|PDH Online Course Description||PDH Units/
Learning Units (Hours)
When the C.S.S. Hunley – a Confederate submersible whose propeller was driven by a manual crank-shaft and armed with a “spar torpedo” (projecting warhead), rammed her explosive load into the hull of the U.S.S. Housatonic and sank her (in an effort to break the Union blockade of Charleston Harbor), naval warfare was changed forever. Submarine warfare had commenced, despite the fact that the Hunley and her eight-man crew were also lost in the attack thus proving the need for a free, self-propelled torpedo. That would come in 1868 when English engineer Robert Whitehead developed a torpedo driven by compressed air. There had been previous attempts to build a submarine dating as far back as 1620. During the Revolutionary War, David Buschnell’s one man “Turtle” tried but failed to sink a British warship and in 1800, Robert Fulton tried unsuccessfully to sell his “Nautilus”(with its towed torpedo) to the French Navy. It would be an expatriate Irishman named John Philip Holland who, ultimately, would design and build the world’s first practical submarine, commissioned by the U.S. Navy in 1900: The U.S.S. Holland. Though they were considered “ungentlemanly” by many and referred to disparagingly as “Pigboats,” the submarine proved its worth as a lethal weapon during WWI when German U-Boats ravaged allied shipping. With WWII came advances in tactics (i.e. the “Wolf Pack”) and technology (i.e. the “Snorkel”). The U.S. Navy’s Fleet-Type submarines decimated Japanese merchant and naval shipping in the dark days following Pearl Harbor through to VJ day. With the development of atomic propulsion in the 1950s, the submarine – in reality a submersible boat, became a true submarine able to stay submerged for weeks and/or months at a time. Now the submarine – always a tactical weapon, took on a new role as strategic deterrent with the coming of the Fleet Ballistic Missile (FBM) Polaris missile program of the 1960s. With rival navies developing similar weapon systems, the hunter-killer submarine plays a critical role in Anti-Submarine Warfare (ASW). The “Silent Service,” true to its name and mission, remains on-guard and ever vigilant in all the world’s oceans in the defense of the nation it serves.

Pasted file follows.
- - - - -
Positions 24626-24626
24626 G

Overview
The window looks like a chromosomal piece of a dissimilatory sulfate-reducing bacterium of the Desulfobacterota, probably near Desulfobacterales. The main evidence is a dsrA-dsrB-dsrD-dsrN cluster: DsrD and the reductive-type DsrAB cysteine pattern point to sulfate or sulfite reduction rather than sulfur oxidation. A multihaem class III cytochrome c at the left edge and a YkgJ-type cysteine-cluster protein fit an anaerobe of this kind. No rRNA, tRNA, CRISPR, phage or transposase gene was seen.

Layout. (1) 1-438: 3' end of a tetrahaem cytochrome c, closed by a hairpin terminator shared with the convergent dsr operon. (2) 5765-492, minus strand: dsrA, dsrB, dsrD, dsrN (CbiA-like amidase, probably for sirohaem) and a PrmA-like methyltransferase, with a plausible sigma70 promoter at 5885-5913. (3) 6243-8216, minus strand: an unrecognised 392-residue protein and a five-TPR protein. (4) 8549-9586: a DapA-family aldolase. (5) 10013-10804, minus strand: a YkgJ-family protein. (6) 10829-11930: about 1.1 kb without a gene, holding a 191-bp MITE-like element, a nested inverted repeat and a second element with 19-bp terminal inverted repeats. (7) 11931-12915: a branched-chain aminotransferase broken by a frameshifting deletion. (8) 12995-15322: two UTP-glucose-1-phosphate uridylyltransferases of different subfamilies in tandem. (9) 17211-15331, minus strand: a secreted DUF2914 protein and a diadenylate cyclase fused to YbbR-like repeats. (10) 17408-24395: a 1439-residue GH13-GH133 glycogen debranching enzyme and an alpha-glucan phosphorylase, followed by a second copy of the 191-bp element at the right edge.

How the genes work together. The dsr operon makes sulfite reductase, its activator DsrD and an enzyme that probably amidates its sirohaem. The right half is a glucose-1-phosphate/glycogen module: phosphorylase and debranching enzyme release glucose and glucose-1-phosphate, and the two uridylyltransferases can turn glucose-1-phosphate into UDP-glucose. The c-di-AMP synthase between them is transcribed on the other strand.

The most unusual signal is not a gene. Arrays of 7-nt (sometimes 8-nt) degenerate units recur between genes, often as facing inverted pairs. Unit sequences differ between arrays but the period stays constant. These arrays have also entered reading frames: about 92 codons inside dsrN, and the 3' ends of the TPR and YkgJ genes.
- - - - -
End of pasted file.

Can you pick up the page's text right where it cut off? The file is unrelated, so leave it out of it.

This course includes a multiple-choice quiz at the end, which is designed to enhance the understanding of the course materials., deaeration, disinfection and ultraviolet irradiation.
NY PE & PLS: You must choose courses that are technical in nature or related to matters of laws and ethics contributing to the health and welfare of the public. NY Board does not accept courses related to office management, risk management, leadership, marketing, accounting, financial planning, real estate, and basic CAD. Specific course topics that are on the borderline and are not acceptable by the NY Board have been noted under the course description on our website.
AIA Members: You must take the courses listed under the category "AIA/CES Registered Courses" if you want us to report your Learning Units (LUs) to AIA/CES. If you take courses not registered with AIA/CES, you need to report the earned Learning Units (not qualified for HSW credits) using Self Report Form provided by AIA/CES.